@Bass: I have a sneaking suspicion that bankers lending ever increasing amounts of money to people who couldn't ever have afforded to pay it back, leading to a significant portion of the western world living way beyond their means, may just have had slightly more to do with this recession than the introduction of automation in factories. If anything, computers and automated systems have probably created far more jobs in the long run. They may be a different type of work, more skilled in many cases, but it's jobs nonetheless.

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    Bass

    If automation created more jobs then it destroyed, it wouldn't be a good business proposition. The point is to reduce labor costs. Naturally that means by reducing the size of your workforce. When everyone is reducing the size of their workforce, well, that's where unemployment comes from.

    In my experience a small group of software engineers can write a software system that puts thousands of people out of work. If it was as simple as a credit crisis I don't think it would last this long.

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    itsnotabug

    i think it's a bigger problem as well.

    we used to build things. we used to do things. we now have entire industries that create no real output. this can't sustain.

    i think the past 50 years or so (thanks to deregulation) has seen the rise of the value vampire. these people add no value to a transaction. they only sap value and artificially inflate prices so their sap can be bigger.

    insurance as purely a financing entity adds no value.

    any kind of "broker" in a vertically integrated market adds no value.

    these types of jobs (not blaming the people who perform these jobs.. they're just trying to do the best for their families) create bubbles as their industry grows.

    bubbles pop.

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    AndyC

    @Bass: Automation creates jobs elsewhere. A small group of software workers work in an office, they probably have a secretary, maybe even a marketing person. They pay cleaners to clean the office, they use more electricity requiring more power stations with more employees. Elsewhere somebody has to design the machines that do the automation. They have offices. Those offices have staff. They order the parts to build their designs from elsewhere. Those people have offices. Those offices have staff.... etc

    If automation put people out of work, the industrial age would have left the world many originally feared it would. It's all been going on for a long, long time and all the evidence points to the contrary. Automating certain types of work just creates a different kind of work elsewhere.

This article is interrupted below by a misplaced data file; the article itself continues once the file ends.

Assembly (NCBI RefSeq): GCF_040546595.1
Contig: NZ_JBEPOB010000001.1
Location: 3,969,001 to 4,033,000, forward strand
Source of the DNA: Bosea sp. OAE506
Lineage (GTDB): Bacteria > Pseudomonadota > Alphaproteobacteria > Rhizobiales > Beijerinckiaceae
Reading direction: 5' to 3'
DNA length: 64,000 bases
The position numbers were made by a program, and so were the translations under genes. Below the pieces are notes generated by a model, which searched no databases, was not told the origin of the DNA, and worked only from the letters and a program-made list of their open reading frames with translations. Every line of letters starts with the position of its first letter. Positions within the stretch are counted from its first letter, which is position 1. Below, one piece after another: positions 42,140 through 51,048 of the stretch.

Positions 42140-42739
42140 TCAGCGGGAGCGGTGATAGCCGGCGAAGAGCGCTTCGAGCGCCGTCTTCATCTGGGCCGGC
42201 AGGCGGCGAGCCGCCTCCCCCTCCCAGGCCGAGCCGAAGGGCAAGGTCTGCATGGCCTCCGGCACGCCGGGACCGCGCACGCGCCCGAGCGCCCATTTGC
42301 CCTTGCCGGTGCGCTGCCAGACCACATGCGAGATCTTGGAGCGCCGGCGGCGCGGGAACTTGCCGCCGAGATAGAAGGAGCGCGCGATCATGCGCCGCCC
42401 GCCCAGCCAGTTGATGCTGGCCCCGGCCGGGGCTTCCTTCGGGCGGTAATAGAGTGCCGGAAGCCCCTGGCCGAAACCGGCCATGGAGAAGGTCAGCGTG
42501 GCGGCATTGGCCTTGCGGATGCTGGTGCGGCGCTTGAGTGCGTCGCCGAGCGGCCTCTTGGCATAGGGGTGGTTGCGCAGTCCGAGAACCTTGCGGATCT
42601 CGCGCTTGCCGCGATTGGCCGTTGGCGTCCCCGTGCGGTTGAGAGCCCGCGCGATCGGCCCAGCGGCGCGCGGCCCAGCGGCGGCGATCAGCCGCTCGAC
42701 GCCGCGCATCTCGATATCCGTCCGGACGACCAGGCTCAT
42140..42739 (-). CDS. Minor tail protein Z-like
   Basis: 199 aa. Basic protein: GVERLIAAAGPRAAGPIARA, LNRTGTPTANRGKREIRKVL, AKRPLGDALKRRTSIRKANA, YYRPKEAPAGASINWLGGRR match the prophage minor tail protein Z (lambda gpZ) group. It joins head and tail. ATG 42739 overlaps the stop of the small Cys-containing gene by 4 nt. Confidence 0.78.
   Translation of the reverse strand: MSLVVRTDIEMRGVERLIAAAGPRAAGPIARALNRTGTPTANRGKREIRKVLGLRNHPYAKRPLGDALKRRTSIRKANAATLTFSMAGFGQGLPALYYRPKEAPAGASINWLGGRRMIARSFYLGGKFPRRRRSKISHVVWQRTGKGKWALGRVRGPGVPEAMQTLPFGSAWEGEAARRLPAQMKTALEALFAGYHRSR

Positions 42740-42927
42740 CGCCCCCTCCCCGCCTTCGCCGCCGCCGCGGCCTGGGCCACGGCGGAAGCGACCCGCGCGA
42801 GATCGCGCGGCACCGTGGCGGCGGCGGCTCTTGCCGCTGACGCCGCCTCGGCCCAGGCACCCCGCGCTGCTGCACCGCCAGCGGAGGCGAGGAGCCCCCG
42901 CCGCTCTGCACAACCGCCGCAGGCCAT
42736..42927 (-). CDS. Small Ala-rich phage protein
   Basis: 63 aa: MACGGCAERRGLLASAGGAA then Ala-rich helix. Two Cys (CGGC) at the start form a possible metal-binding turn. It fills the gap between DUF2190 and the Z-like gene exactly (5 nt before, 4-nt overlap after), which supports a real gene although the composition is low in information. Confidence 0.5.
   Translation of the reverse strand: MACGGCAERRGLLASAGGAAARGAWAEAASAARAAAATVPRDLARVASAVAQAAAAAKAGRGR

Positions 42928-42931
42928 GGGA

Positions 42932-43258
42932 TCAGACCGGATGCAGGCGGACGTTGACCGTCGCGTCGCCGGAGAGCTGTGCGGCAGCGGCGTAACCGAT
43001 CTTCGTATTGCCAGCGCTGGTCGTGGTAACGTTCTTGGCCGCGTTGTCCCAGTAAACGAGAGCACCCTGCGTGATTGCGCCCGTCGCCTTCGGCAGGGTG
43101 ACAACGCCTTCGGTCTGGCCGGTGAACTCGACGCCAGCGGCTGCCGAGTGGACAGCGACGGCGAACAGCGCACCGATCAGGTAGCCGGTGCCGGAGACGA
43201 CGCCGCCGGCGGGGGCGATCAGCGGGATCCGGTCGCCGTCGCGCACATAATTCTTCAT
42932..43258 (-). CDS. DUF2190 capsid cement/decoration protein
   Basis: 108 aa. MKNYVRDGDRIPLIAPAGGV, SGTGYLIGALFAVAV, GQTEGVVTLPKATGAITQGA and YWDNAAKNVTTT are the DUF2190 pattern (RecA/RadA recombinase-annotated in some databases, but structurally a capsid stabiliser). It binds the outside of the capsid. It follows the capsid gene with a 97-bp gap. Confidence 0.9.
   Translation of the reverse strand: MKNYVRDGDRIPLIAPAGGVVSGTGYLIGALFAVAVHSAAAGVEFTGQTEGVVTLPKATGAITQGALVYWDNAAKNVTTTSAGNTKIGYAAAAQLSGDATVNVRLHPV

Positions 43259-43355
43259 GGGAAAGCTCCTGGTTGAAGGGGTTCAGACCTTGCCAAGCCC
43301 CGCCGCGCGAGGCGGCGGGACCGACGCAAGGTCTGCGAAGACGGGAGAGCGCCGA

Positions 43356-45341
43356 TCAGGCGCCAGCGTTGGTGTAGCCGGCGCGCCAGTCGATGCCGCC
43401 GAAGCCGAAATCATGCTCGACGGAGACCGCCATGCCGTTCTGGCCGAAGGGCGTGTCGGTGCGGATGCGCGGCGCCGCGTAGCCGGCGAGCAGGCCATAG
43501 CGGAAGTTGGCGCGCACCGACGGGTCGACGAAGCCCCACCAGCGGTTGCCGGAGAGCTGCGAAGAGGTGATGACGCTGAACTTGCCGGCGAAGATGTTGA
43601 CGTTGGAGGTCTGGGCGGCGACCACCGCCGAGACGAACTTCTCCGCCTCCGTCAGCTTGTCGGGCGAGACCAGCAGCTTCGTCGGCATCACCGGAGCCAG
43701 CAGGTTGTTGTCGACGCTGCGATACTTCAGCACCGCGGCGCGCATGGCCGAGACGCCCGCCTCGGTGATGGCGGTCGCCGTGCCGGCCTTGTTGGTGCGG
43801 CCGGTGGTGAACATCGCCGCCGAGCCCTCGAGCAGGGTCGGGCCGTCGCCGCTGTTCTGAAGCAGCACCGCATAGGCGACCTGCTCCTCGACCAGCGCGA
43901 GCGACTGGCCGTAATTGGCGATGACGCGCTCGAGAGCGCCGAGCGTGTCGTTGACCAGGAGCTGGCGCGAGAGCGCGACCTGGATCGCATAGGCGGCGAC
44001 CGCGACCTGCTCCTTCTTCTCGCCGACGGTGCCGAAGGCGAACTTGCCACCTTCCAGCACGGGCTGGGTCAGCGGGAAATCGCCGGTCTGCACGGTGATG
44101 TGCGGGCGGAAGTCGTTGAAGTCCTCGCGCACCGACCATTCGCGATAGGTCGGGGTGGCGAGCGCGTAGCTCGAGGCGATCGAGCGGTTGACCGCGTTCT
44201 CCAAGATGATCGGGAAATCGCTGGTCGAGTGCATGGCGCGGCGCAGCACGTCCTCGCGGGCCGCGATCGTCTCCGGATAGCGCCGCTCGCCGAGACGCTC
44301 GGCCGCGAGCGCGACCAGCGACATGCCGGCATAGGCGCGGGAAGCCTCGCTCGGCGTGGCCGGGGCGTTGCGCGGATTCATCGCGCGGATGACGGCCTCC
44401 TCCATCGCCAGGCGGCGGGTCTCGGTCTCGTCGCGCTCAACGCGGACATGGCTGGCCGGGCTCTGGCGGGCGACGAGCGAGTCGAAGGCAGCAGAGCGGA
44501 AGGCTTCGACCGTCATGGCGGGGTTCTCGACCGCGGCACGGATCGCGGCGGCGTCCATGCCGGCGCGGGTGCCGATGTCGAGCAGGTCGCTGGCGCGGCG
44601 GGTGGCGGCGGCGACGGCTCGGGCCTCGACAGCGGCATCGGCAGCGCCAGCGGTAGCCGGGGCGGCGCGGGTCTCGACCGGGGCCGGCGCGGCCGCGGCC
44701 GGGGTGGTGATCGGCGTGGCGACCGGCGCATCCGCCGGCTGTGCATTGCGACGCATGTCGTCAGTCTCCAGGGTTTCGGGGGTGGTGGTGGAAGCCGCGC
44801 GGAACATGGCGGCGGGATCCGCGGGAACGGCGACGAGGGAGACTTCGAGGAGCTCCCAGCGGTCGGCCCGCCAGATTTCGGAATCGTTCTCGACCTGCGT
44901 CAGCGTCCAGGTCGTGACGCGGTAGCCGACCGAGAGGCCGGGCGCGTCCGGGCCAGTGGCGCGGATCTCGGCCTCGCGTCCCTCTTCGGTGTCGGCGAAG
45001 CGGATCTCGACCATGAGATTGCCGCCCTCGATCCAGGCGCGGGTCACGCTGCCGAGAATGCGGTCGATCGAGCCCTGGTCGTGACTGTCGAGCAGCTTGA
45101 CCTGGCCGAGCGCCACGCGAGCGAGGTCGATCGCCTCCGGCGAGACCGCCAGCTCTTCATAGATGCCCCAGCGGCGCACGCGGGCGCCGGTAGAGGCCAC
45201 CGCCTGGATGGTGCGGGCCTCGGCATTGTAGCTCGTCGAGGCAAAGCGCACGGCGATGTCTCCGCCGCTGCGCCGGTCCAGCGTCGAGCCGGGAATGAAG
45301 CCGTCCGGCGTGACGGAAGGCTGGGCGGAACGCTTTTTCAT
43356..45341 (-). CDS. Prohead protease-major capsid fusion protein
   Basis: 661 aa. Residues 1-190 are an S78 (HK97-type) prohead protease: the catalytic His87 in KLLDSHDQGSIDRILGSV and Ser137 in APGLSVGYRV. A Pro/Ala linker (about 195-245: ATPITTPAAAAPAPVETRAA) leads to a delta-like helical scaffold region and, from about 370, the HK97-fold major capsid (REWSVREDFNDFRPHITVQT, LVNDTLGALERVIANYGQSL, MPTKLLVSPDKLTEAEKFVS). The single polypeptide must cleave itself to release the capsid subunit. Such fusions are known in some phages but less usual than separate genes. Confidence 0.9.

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    brian.​shapiro

    @Bass:

    The start of the market downturn wasn't just the credit crisis, it was an increase in gas prices. That had a cascade effect on the entire market, because gas prices effect food prices. It also had an impact on American car companies which weren't producing fuel efficient cars. That of course, was also following the tail of the dot com bust.

    I also think politicians and media figures on both sides had a role in driving down the market. You had doom and gloom talk from people on the right like Glenn Beck and people on the left like Obama, who sought to turn the economic downturn into a political advantage.

    I don't disagree that the loss of industry hurts the country's ability to sustain economic problems, though. But a lot of the industrial and agricultural losses that have occurred since the 90s have been documented to be because of trade agreements and not because of increasing automation. When a company closed down a factory here in the US, they usually opened a new one in Mexico.

    I also would blame the politics of trade policies on the power of the unions in the auto industry. As unions conceded the trade issues, they then turned their attention to pushing for increased job security.

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    Bass

    , AndyC wrote

    @Bass: Automation creates jobs elsewhere. A small group of software workers work in an office, they probably have a secretary, maybe even a marketing person. They pay cleaners to clean the office, they use more electricity requiring more power stations with more employees. Elsewhere somebody has to design the machines that do the automation. They have offices. Those offices have staff. They order the parts to build their designs from elsewhere. Those people have offices. Those offices have staff.... etc


    Right, but ultimately for automation to be cost effective, it has to cost less to produce then what it is automating. That means trading more jobs for less jobs. The software house might cause the employment of 500 people adding all the secretaries and what not, but they put 5000 people out of work... etc

    If automation put people out of work, the industrial age would have left the world many originally feared it would. It's all been going on for a long, long time and all the evidence points to the contrary. Automating certain types of work just creates a different kind of work elsewhere.

    Right but the problem is the people who ARE being made redundant are often not going back to school and getting training in a career that is still relevant in the 21th century.